The Aisle Seat - Movie Reviews by Mike McGranaghan
Page copy protected against web site content infringement by Copyscape
Send this page to Twitter!  

THE AISLE SEAT - by Mike McGranaghan

"INSIDIOUS: CHAPTER 2"

Insidious: Chapter 2

What a shame that director James Wan had to follow up a triumph like this summer's The Conjuring with a complete dud like Insidious: Chapter 2. The original Insidious was a solid, old-fashioned chiller that set and sustained an eerie mood. This sequel, in comparison, is a disjointed mess that is never the least bit scary. Is it possible that Wan saved his best ideas for The Conjuring and filled this movie with the less effective ideas? It sure feels that way.

Insidious: Chapter 2 is all fits and starts. There are so many plot threads going on simultaneously that the movie never quite settles into a groove. Josh Lambert (Patrick Wilson), who ventured into a weird paranormal netherworld at the end of the first chapter, appears to have brought an evil force back with him. He's suddenly acting atypically hostile. His semi-oblivious wife, Renai (Rose Byrne), tries to figure out why strange things are still happening around her family and why their son, Dalton (Ty Simpkins), continues to have disturbing visions. Meanwhile, the ghost hunters (Leigh Wannell and Angus Sampson) who previously helped the Lamberts fight off a malevolent spirit attempt to make contact with their late boss, Elise (Lin Shaye), to find out why Josh is acting so weird. Her former associate, Carl (Steve Coulter), gives an assist, hoping to reconnect with his old colleague. There are also two demons, both with accompanying explanations of their relevance to the Lambert family. Too many flashbacks reveal a pertinence to Josh's mother (Barbara Hershey). I won't even get into a weird time travel-y subplot.

In an attempt to create a larger mythology around the events of the original, this sequel ties itself into a great big expositional knot. Whereas Insidious was straightforward – family finds out boy is haunted and looks for ways to save him – the sequel weaves all over the map. This sort of meandering robs it of any suspense. In order for a ghost story to work, there has to be a continual mounting of dread. Things must steadily escalate, pulling us along in their wake. With all the flashbacks, jumping between characters/time frames, and scenes designed to tell us in detail what's going on, Chapter 2 ends up fizzling out when it should be paying off. Getting started on the wrong foot doesn't help. Patrick Wilson appears surprisingly little in the early scenes, making it confusing as to what's going on with his character. Eventually we figure it out, but not before enduring some head-scratching moments.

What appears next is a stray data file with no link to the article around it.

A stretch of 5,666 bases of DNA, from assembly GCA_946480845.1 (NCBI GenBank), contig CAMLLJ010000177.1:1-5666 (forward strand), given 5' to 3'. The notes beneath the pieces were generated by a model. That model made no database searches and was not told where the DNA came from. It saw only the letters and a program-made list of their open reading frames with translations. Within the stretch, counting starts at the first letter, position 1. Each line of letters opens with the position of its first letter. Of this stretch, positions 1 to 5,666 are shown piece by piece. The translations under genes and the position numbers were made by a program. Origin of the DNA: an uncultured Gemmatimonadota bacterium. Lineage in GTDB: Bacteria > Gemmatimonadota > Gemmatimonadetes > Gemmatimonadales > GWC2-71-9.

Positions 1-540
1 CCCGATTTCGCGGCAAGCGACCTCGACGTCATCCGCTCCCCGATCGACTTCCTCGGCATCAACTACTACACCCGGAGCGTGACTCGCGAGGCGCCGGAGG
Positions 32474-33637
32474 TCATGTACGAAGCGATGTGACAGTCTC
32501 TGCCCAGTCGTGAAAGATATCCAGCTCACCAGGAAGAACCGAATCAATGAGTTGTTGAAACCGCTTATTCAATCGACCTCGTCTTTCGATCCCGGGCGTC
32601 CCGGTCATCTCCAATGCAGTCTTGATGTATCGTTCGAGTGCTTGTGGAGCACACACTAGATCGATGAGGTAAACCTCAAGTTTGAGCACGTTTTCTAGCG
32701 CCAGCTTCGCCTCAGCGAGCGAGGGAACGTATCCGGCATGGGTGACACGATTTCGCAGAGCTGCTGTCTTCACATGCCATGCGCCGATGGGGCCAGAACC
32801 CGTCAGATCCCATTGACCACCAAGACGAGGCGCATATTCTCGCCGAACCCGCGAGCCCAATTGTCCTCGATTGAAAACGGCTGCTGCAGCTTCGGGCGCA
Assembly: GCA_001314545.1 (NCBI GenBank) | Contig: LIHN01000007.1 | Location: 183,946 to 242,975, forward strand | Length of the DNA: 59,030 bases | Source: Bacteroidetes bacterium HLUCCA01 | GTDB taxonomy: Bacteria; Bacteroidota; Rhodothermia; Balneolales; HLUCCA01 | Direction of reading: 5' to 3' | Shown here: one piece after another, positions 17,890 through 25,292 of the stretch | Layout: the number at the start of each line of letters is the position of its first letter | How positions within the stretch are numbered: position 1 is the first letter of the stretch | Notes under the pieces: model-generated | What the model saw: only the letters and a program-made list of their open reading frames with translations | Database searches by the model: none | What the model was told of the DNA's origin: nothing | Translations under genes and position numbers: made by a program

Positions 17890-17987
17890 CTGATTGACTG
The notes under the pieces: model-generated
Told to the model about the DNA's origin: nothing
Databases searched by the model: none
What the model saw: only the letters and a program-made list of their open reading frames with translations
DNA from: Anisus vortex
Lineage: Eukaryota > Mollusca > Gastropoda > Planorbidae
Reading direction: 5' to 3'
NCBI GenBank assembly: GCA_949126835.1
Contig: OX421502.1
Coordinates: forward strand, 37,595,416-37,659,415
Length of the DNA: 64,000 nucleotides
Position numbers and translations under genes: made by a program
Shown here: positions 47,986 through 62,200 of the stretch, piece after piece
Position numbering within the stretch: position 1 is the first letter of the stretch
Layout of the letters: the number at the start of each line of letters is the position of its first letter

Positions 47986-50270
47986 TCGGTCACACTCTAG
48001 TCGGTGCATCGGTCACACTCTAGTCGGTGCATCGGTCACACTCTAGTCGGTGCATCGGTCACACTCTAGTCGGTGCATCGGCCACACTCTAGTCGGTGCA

Wan manages to pull off one or two interesting scenes. There's a bit with Dalton's “two tin cans and a string” phone that's creepy, and Carl's use of lettered dice to communicate with the afterworld is a nice addition. Still, it's tough to deny that Insidious: Chapter 2 is nowhere near as effective as its predecessor. The storytelling is sloppy, with so much exposition that any potential scares are completely undermined. The movie violates a fundamental rule of horror filmmaking: if you spend too much time telling the audience why they should be terrified, they won't be.

( 1/2 out of four)


Insidious: Chapter 2 is rated PG-13 for intense sequences of terror and violence, and thematic elements. The running time is 1 hour and 45 minutes.


Buy a copy of my book, "Straight-Up Blatant: Musings From The Aisle Seat," on sale now at Lulu.com! Paperback and Kindle editions also available at Amazon.com!

Support independent publishing: Buy this book on Lulu.